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Surprise Medical Bills In The Age Of The No Surprises Act


Even though it seems like the prices of everything have skyrocketed in 2022, the bills that patients receive for emergency room visits have gotten less expensive.  Pursuant to the No Surprises Act, healthcare providers cannot charge patients out-of-network prices for emergency medical services provided on or after January 1, 2022.  In other words, even though almost all health insurance plans cover emergency room visits, the coverage does not extend to the ER physicians, anesthesiologists, and radiologists who treat you during the ER visit.  Before the No Surprises Act went into effect, it was a matter of chance whether the doctors who treated you in the ER were in-network for your insurance company, and if they weren’t, they could each send you an out-of-network bill for hundreds of dollars.  Pursuant to the new law, everyone who treats you on an emergency basis must bill you for an amount that does not exceed what an in-network provider would bill you for those same services; the law requires the insurance company and the out-of-network provider to settle up for the rest of the amount between themselves.  This means that ER visits in 2022 are less financially disastrous than ER visits in previous years, but medical debt is still a widespread problem, and it isn’t going away anytime soon.  A Plantation debt lawyer can help you with new and old medical debts.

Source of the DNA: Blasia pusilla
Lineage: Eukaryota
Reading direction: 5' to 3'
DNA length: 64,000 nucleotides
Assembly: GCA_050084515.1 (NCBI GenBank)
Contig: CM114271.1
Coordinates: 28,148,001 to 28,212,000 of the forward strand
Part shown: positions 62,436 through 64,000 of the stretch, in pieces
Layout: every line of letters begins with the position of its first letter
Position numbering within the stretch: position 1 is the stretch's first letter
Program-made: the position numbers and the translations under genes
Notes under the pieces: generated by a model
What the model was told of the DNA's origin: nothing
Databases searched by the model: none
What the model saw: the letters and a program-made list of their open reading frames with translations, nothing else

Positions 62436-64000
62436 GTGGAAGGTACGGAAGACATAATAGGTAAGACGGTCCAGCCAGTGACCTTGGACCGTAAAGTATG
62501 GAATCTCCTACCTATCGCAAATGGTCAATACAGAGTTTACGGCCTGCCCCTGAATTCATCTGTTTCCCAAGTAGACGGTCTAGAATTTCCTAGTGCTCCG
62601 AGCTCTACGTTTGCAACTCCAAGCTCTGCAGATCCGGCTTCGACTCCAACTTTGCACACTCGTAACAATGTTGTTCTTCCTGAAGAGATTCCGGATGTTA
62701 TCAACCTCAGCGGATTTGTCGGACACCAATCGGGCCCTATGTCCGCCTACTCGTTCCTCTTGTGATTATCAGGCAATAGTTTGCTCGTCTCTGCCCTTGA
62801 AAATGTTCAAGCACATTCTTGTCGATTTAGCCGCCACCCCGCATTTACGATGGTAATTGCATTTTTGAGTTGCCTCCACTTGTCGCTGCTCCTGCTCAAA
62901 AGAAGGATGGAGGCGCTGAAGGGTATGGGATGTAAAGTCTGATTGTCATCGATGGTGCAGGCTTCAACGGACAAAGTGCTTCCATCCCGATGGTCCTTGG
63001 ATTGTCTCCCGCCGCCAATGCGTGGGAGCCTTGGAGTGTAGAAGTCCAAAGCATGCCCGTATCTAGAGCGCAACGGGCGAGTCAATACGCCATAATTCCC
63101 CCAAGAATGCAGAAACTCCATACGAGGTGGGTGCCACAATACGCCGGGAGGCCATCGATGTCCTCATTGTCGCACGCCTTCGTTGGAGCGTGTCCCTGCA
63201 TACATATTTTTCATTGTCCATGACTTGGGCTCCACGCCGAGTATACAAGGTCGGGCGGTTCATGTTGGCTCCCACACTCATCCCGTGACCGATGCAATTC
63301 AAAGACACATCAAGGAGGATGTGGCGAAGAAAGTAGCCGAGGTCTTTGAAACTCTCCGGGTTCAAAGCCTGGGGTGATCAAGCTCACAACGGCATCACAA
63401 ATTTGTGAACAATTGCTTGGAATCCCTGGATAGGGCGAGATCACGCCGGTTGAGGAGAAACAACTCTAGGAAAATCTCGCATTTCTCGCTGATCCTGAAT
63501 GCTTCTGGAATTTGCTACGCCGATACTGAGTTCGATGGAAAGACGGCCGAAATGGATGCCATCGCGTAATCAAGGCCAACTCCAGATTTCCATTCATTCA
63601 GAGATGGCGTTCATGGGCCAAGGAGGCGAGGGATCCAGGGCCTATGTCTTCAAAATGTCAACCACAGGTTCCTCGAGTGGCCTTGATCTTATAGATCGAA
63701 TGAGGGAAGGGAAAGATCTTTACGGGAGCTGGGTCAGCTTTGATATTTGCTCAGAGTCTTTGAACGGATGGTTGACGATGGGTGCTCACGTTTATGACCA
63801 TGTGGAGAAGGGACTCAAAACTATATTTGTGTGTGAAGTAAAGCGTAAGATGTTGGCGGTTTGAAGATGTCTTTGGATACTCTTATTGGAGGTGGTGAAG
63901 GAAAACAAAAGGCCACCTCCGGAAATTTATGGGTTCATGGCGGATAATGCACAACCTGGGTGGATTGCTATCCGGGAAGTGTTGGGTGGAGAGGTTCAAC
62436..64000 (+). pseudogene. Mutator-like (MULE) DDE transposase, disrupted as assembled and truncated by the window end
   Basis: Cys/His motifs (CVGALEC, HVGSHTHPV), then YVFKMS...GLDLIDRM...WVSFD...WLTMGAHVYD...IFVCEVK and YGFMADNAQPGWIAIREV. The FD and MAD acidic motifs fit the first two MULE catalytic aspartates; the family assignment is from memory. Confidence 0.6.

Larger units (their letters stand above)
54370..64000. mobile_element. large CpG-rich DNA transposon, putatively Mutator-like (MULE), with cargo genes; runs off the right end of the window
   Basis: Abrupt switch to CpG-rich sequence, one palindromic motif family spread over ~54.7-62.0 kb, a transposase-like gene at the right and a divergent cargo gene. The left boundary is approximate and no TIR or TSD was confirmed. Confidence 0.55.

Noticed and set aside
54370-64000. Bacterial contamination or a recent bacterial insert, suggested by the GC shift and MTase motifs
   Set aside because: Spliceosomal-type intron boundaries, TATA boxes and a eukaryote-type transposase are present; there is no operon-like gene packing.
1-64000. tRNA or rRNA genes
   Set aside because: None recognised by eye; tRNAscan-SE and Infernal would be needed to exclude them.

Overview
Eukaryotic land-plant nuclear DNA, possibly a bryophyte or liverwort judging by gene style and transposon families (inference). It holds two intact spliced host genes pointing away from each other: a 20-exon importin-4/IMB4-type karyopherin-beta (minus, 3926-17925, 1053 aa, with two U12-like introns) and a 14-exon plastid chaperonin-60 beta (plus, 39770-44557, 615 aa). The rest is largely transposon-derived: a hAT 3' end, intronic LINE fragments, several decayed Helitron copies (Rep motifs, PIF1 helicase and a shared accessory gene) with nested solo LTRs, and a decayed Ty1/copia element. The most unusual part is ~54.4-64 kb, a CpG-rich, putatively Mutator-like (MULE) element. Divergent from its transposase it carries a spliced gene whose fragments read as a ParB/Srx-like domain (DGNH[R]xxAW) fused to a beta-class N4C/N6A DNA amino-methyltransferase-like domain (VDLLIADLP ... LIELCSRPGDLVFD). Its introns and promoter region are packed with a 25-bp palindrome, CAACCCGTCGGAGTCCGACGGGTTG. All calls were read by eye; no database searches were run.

Who Decides What Counts as an Emergency?

Despite that it has already prevented numerous financial catastrophes, the No Surprises Act contains several loopholes that enable medical debt to continue piling up.  First, it does not apply retroactively; therefore, it does not make the out-of-network bills from last year disappear.  Second, it defines “emergency services” more narrowly than most patients understand the term.  It always applies to hospital emergency room visits, but only some urgent care clinics are considered emergency medical service providers.

Don’t Pay Hundreds or Thousands of Dollars for Someone Else’s Mistake

The No Surprises Act gives patients the right not to pay more for emergency services than the in-network rate guaranteed by their health insurance plans.  Why do these big bills keep coming, then?  Sometimes it is because of the fuzzy definition of “emergency” according to the No Surprises Act.  Other times, it could simply be a mistake.  The medical billing clerk at the hospitalist physician’s office or staffing firm might have written herself a note that she contacted the insurance company, but she might mistakenly send you the bill before the insurance company has lowered the amount.  Therefore, if you get a bill that seems too expensive, you should always ask questions before you pay.  Call the phone number on the bill itself, and call your insurance company.  If you have not already received one, ask the insurance company to send you an explanation of benefits and look up the insurance codes.

Contact a South Florida Debt Lawyer About Surprising or Unsurprising Medical Debt

A South Florida debt lawyer can help you if you are still struggling with medical debt in the age of the No Surprises Act.  Contact Nowack & Olson, PLLC in Plantation, Florida to discuss your case.



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